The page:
IBTimes was one of the fastest-growing business sites of the past year, up 38 percent to 21.5 million uniques, according to comScore. But it’s still unknown in ad circles.
The site is the flagship of IBT Media, an 8-year-old digital publishing company that many people first heard of when it bought the struggling Newsweek two years ago. IBTimes was a heavily aggregation- and search-driven site where writers were incentivized by traffic bonuses. Since then, it has made moves to bring respectability to the site. Under global editor-in-chief Peter Goodman, a vet of The New York Times and Huffington Post, the site has made about 45 editorial hires, including established journalists like David Sirota, Eric Markowitz and Laura Hibbard.
Goodman said they’ve helped make a mark with stories like Clinton Foundation Donors Got Weapons Deals From Hillary Clinton’s State Department, which got more than 30,000 likes on Facebook; and Why Two of America’s Biggest Prison Tech Companies Are Battling Over Patents.
Now, the site is turning its attention to the business side. It has just hired a chief marketing officer in Mitchell Caplan, formerly of McCann and Y&R. There are plans to hire as many as 50 people across sales, marketing, tech and analytics.
“We’ve made a lot of progress, and now it’s time to add that marketing varnish,” said Etienne Uzac, who founded the company with Johnathan Davis. “We’re very editorial-heavy right now.”
And varnish is wanting. The site has been working largely with ad networks, so most of the ads on the site are retargeted. The site makes ample use of that derided tactic, video ads that play continuously with the sound on. What sponsored content ads there are are programmatically powered by Nativo, a third-party native ad platform.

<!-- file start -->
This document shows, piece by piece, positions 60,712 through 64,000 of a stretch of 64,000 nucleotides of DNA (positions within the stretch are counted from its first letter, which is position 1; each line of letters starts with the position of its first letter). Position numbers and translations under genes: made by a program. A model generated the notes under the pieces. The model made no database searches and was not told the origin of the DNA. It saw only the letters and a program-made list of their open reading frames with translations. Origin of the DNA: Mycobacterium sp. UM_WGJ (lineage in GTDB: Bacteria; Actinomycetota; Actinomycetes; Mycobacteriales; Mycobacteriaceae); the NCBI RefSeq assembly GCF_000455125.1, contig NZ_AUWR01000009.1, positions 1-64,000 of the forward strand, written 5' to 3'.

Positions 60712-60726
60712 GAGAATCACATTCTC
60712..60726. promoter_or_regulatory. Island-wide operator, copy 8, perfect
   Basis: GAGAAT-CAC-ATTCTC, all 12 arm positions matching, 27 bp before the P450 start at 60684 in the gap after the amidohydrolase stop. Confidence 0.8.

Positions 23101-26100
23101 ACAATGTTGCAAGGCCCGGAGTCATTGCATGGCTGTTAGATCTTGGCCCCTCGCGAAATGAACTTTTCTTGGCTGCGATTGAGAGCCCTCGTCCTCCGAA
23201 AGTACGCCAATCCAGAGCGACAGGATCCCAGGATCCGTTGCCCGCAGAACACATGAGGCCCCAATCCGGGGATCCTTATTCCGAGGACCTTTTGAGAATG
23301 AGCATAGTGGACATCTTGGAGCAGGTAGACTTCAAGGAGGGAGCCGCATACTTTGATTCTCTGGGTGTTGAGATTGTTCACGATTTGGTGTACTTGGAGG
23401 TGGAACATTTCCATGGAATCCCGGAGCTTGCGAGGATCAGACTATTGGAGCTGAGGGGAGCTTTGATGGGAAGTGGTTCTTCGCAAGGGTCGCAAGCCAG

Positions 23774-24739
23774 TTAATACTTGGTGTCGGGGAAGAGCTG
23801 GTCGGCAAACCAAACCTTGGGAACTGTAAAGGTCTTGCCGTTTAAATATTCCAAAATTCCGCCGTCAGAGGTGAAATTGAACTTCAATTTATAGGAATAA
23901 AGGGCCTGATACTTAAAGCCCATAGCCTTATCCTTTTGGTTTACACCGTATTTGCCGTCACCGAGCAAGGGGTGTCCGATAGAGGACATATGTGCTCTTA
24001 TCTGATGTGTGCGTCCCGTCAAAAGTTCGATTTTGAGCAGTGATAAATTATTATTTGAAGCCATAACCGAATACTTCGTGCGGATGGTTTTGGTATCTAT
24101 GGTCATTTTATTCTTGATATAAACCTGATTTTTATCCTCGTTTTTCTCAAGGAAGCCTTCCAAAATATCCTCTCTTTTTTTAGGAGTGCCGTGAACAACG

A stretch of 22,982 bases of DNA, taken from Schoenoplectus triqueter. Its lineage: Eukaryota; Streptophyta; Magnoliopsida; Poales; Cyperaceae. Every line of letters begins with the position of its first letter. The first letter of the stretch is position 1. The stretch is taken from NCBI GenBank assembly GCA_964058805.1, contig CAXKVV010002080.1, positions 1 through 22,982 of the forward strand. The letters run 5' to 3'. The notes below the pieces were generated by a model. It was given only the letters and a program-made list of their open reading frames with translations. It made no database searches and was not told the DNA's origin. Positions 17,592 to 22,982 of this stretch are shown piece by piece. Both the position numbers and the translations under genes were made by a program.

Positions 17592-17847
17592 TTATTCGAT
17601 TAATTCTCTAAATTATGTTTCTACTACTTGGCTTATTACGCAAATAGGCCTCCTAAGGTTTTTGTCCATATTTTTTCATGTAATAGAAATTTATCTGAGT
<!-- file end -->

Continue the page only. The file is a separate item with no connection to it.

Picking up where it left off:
But programmatic has its limits, which is why the company is turning its focus to more lucrative direct sales. Along with that, it’s trying to capture more user-registration data, to enable better ad targeting. It acquired Fashion Times LLC in May to diversify its ad base.
“At the scale we have, there is a limited amount of revenue that can be generated through pipelines,” Uzac said. “There’s still a lot of money to be made from direct. We have a global viewpoint. So I think we’re going to be a great fit for international campaigns.”
Other publishers have had a couple years’ head start creating in-house units to attract advertisers’ branded content dollars, though. The hope for a new player like IBTimes is that it uses competitors’ missteps to come up with better products, said Brian Ko, managing partner for digital at MEC. Another way a publisher like IBTimes can differentiate is by using first-party data to build audience segments that are tied to purchase behavior and are of great value to advertisers, said Rick Ducey, managing director at BIA Kelsey.
Still, news is a crowded field, and the site’s high dependence on search and fleeting visits shows it has some work to do to make itself a regular destination for readers. IBTimes is following a familiar playbook among digital publishers in scaling an audience first with contributed or aggregated content, then increasing its hard-hitting and original journalism. But it becomes harder to build an editorial brand as news is increasingly filtered through social platforms and small screens.
According to comScore, Google is still IBTimes’ second-biggest single referral source after Yahoo, accounting for 11.3 percent of its desktop traffic. Less than 2 percent of traffic comes from Facebook. (It’s likely higher on mobile, where social is a big driver of traffic.)
Goodman said the site has grown its traffic by increasing its focus on the low-hanging fruit of digital publishing: round-the-clock news coverage, stories designed for sharing and TV recaps.
But he conceded that social isn’t growing as fast as he’d like. Part of the reason may be that the investigative stories on prisons don’t lend themselves to social sharing. It’s also hard to break through people’s social feeds. “It’s crowded out there,” he said. “People aren’t bookmarking sites much. It’s just a slow process of having people figure out that what we’re doing is consequential.”
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